Summer 1988 • Vol. X No. 3 Poetry |

The Blue Umbrella

This is not about the barrenness of winter, A single bird fluting that tired song, But another melody, caught just before Our voices turn to words or faces flex Expression, then drift the way a viewer's eyes Fatigue just as the reel empties, the film Raking its last black edge over and over Against a screen that's now a concrete wall. It is about a landscape we project Backward, recalling our habit of walking Separately yet talking as we scuff The brush before the wind hurrics it past Our idiom—land, sky, each other, A repeated phrase that makes the season Familiar, like a favorite story Told to children afraid and needing sleep. Blue before blue, we predicate our sky Over a landscape lost in measurements Until in loss we take the thimble way, The light seed spiraling down back to That place the children's story starts Where color is a parasol Because the sun's too bright to see. Light gathers in the blue umbrella; The sun balances from an upheld arm. Wrinkling dark, l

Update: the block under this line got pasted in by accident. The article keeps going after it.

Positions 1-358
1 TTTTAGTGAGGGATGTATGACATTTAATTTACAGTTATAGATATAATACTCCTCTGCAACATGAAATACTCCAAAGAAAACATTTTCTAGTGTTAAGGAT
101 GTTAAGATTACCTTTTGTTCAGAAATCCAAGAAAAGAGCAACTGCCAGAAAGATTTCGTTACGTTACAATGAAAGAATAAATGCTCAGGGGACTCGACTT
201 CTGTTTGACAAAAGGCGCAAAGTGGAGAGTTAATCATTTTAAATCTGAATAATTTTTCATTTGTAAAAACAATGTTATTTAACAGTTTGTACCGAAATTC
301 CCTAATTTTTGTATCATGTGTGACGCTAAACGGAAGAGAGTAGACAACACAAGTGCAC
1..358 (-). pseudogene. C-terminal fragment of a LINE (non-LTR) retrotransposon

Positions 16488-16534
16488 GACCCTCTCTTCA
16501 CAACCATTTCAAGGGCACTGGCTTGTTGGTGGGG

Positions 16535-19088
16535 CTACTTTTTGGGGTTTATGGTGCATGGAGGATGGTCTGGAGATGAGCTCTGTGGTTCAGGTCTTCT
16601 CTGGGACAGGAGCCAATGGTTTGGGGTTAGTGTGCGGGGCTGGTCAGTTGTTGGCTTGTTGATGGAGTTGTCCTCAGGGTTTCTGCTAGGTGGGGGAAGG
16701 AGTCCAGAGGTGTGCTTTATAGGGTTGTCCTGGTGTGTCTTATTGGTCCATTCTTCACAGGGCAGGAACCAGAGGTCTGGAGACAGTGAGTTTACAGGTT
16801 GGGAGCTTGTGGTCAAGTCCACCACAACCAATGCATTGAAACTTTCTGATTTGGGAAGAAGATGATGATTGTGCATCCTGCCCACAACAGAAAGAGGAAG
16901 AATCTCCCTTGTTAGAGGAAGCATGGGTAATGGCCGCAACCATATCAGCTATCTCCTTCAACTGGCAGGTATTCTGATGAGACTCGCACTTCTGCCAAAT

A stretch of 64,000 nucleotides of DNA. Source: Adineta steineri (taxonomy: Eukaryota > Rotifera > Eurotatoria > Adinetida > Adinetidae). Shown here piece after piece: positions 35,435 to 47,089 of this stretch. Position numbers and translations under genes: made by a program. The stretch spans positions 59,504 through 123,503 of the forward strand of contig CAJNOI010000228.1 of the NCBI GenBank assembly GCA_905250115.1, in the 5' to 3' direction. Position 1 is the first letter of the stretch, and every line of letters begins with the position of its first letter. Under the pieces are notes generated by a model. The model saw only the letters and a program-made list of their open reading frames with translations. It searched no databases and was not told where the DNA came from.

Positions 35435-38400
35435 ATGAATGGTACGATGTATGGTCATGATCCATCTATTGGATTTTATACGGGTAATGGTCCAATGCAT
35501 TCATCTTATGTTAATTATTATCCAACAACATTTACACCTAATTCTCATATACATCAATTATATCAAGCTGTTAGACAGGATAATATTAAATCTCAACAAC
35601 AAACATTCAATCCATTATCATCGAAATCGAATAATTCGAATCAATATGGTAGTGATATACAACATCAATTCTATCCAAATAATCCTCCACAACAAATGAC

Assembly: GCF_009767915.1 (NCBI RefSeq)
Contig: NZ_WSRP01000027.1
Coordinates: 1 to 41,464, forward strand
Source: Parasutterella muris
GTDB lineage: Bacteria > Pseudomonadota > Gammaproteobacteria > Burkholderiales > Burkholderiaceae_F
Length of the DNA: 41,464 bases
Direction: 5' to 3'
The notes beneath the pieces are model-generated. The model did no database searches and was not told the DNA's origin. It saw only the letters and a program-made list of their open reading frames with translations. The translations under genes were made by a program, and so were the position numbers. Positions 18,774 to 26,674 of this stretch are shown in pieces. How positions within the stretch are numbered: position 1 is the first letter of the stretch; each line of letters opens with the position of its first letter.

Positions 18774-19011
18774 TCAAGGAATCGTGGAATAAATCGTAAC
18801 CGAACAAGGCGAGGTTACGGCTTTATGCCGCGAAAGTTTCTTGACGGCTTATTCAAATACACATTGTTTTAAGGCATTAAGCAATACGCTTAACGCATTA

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Wyatt Prunty’s latest poetry collection is Couldn’t Prove, Had to Promise. He lives in Sewanee, where he is the Ogden D. Carlton Professor in Sewanee’s English Department. He directs the Sewanee Writers’ Conference and the Tennessee Fellowship Series. He edits the Johns Hopkins Poetry and Fiction Series.

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This is not about the barrenness of winter, A single bird fluting that tired song, But another melody, caught just before Our voices turn to words or faces flex Expression, […]

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By Wyatt Prunty

This is not about the barrenness of winter, A single bird fluting that tired song, But another melody, caught just before Our voices turn to words or faces flex Expression, […]

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